One of the greatest challenges many artists struggle with is representing a three-dimensional world on a two-dimensional plane. Painters, sketch artists, photographers and their ilk are locked in a constant battle between what they want to create and the real limitations of their media. Perspective is just one of many tools that can help you take those flat planes and turn them into a world-mimicking reality.
Putting Perspective into History
Perspective wasn’t always a commonly used tool in art, in fact until the early 1400s, most artists worked strictly in two dimensions. Some cultures used size to show the importance of people in paintings or sculpture, but they never thought to employ this contrast in a way that would demonstrate depth.
That all changed with the Italian Renaissance. Masolino da Panicale’s “St. Peter Healing a Cripple and the Raising of Tabitha” is one of the earliest surviving examples of early perspective work by these innovative minds.
Perspective Is Still a Vital Tool
Although plenty of modern artists don’t require tools like perspective to create their works, anyone wanting to depict any sort of three-dimensional reality absolutely has to understand how to employ this concept. To use perspective properly, you’ll need to understand these basic ideas:
Vanishing Point: This is a point in a composition where two lines that work as a pair and are constantly growing closer together meet. A basic example would be a road that’s growing smaller into the distance – the sides of the road can function as those two converging lines.
Horizon Line: A line representing the horizon, or where an observer should naturally look, is called the horizon line. It functions as a tool to determine where the world depicted turns from horizontal to vertical. You might not have a real horizon in the picture, but a virtual horizon line still implies the same information.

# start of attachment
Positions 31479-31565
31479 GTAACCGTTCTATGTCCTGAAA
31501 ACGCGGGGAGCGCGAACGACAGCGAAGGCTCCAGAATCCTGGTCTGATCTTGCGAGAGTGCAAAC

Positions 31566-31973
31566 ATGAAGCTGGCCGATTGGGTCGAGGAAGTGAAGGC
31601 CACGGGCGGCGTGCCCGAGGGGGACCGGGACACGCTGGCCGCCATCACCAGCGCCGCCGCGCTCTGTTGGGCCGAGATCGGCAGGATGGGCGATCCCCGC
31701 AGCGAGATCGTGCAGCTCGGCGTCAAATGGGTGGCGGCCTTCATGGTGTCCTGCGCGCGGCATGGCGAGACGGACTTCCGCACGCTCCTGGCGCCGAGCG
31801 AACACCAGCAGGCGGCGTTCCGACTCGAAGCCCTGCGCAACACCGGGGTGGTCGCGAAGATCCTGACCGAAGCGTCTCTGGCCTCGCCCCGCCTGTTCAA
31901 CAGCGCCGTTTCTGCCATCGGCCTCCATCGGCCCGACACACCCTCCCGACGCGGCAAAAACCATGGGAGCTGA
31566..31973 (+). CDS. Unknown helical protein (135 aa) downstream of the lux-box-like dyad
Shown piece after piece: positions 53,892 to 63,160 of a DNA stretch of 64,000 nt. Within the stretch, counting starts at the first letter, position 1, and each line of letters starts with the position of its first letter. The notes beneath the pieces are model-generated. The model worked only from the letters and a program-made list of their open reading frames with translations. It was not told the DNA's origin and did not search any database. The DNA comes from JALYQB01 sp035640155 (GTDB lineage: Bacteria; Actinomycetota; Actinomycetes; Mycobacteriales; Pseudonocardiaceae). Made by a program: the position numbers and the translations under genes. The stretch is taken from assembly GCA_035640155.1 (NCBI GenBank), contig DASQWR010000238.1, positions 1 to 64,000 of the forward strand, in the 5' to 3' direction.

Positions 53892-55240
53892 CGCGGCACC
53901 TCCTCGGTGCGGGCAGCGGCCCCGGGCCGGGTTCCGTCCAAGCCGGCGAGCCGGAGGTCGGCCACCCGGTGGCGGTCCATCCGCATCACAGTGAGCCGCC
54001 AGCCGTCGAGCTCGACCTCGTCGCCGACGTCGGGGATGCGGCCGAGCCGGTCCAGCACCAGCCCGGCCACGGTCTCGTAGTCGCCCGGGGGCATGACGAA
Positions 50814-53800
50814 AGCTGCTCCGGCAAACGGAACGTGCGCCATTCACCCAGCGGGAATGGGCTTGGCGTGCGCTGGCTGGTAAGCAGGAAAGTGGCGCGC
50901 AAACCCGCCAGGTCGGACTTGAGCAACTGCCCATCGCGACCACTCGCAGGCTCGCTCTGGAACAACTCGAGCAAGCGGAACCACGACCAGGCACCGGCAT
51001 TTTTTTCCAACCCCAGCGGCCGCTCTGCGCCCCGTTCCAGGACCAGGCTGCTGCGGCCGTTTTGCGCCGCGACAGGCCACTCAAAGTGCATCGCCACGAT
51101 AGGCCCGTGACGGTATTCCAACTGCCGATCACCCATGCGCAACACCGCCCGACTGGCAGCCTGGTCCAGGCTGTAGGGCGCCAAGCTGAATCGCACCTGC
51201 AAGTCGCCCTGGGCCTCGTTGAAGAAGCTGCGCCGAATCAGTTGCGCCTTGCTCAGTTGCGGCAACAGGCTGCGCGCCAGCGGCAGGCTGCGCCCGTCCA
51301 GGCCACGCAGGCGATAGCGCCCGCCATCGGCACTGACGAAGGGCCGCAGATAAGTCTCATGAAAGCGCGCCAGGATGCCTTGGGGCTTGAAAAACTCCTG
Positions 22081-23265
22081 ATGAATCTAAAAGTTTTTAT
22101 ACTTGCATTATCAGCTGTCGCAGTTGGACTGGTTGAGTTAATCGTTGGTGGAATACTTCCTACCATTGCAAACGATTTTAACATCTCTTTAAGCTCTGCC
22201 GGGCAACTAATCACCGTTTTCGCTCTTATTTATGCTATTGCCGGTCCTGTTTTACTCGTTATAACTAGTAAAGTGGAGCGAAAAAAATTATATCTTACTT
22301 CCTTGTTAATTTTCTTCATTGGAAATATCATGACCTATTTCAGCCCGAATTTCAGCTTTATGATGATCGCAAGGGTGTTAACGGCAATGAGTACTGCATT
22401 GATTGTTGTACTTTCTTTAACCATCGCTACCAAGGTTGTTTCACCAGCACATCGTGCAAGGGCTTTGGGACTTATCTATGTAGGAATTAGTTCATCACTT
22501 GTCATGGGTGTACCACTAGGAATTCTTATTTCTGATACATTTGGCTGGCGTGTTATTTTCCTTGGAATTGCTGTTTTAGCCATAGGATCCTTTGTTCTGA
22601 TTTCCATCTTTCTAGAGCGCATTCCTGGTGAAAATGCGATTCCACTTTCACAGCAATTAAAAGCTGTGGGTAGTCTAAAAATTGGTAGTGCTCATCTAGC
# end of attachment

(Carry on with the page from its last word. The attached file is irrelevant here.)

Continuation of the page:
Putting It All Together
There are several ways to implement perspective, but we’ll start simple. First things first – you have to define the vanishing point before the rest of the composition is designed. This way, you can work out from that point to create the layers of depth necessary to trick the eye into believing it’s seeing in three dimensions.
Whether you choose to implement a single or multiple vanishing points will depend on your vision. Single-point perspectives are best when single vanishing elements like roads, hallways, railroad tracks or buildings are being observed squarely from the front.
Multiple vanishing points are needed for more complicated portrayals, like observing a building from a 45-degree angle, a set of forked roads or structures viewed from above or below. Next, you’ll want to consider both linear perspective and aerial perspective.
Linear perspective is the idea that objects get smaller as they move further away – that means that the closer to your vanishing point, the smaller items should appear in relation to the rest of the piece. This is simple to implement with a single vanishing point – you need only make each element smaller as it moves further back into the scene.
When multiple vanishing points are involved, you’ll have to decide which items belong to which vanishing points – you might not realize it, but every artist does this in some form. If it helps, sketch light lines coming from your vanishing points to help establish their areas of influence in your composition. You can always erase these lines later, but for now, they’ll ensure you structure your piece properly.
Aerial perspective is another interesting concept that can introduce even more reality into your perspective work. Anyone with a flat stretch of land can observe the phenomenon that occurs when objects that are further and further away are observed on a clear day – they begin to lose their contrast and saturation and their colors shift toward the blue tones. This happens because of the way water particles in the air interfere with light: they scatter when repeatedly bounced off the water vapor between the object and the observer, creating a haze.
Adding aerial perspective to your art really completes the illusion of a long and distant skyline. As your objects recede, make sure to lighten them and add a touch of blue to indicate just how distant they are. Black and white artists may instead illustrate the interference of haze by drawing objects with less well-defined lines or with lighter or no shading, depending on atmospheric conditions.
Although it’s a complicated concept, perspective is the best tool any artist has for modeling a three dimensional world on a two dimensional canvas. By defining a vanishing point or two, arranging objects so they appear to be disappearing into it and ensuring that the colors you use match the effect of the real environment, you’ll create a piece of artwork that truly engages the viewer.